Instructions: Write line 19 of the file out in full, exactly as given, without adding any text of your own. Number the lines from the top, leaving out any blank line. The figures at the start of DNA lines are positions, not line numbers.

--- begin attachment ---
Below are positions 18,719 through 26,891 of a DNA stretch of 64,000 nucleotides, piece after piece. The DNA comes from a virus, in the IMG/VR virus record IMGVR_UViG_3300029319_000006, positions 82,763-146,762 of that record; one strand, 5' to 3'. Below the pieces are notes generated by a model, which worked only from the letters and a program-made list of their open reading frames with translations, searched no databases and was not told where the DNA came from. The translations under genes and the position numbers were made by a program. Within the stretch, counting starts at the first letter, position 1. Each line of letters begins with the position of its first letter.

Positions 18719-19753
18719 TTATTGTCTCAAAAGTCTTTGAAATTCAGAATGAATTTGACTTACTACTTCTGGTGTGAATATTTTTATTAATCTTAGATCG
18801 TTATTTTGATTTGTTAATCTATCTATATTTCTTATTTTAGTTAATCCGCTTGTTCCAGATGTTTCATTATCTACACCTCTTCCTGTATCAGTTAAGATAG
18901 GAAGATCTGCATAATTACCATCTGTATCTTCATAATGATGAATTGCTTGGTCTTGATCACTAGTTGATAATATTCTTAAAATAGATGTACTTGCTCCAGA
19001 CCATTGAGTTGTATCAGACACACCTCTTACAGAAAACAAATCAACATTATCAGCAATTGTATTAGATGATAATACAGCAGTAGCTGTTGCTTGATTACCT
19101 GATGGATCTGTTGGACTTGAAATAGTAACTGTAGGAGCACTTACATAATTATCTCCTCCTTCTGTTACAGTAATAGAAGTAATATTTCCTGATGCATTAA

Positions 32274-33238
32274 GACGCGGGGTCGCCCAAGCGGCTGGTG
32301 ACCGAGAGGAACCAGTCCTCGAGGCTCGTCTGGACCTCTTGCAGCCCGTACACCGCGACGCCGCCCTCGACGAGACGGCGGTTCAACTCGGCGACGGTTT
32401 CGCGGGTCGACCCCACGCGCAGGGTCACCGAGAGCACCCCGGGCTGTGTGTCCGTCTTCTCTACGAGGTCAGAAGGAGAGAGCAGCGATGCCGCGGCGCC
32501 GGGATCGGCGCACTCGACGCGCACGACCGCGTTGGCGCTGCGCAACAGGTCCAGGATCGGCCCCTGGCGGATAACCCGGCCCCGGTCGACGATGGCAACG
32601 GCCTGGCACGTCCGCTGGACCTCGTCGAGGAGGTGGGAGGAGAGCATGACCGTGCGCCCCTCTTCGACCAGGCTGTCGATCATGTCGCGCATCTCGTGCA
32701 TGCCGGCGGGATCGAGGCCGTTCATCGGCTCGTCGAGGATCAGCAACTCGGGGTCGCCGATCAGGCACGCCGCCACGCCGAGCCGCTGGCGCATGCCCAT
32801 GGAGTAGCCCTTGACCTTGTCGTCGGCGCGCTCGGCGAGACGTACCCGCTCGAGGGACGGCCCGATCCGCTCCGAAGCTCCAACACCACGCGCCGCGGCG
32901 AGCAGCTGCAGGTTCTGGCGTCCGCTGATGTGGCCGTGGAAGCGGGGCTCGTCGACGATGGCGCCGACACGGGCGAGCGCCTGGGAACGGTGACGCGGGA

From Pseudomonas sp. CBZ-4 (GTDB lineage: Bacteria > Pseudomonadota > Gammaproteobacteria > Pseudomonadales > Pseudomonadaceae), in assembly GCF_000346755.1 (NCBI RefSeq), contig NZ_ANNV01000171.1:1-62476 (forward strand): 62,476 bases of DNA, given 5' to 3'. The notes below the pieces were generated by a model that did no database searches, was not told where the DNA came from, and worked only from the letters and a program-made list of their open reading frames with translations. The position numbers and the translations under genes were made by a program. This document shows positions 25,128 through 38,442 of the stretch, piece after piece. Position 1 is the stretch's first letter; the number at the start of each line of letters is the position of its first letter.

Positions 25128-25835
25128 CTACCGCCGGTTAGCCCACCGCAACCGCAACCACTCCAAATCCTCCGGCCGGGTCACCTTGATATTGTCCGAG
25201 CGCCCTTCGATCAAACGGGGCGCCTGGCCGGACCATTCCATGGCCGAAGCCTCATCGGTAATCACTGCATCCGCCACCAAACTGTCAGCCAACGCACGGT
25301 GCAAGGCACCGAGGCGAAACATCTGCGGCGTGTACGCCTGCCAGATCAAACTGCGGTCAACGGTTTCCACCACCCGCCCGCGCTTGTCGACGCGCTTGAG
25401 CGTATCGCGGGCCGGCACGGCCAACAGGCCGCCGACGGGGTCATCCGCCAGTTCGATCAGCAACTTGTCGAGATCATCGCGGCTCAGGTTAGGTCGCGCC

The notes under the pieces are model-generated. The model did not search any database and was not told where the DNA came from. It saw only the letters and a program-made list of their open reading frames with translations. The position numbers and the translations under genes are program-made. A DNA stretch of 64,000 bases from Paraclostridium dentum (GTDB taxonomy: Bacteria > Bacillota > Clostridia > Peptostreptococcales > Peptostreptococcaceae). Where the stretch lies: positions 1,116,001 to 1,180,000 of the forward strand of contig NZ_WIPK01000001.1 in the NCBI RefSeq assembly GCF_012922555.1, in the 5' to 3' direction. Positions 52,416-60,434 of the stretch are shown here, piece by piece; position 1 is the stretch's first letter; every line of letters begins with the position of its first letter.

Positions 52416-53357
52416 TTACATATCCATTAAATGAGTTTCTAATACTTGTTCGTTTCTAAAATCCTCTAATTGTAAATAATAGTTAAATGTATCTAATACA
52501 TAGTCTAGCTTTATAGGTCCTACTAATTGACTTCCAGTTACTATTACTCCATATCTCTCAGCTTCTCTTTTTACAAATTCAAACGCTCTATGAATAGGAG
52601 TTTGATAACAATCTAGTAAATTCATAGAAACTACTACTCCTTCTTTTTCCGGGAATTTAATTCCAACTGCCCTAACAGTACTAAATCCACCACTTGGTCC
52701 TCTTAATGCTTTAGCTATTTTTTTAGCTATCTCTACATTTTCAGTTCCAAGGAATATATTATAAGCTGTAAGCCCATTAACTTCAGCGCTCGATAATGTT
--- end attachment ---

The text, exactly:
25128 CTACCGCCGGTTAGCCCACCGCAACCGCAACCACTCCAAATCCTCCGGCCGGGTCACCTTGATATTGTCCGAG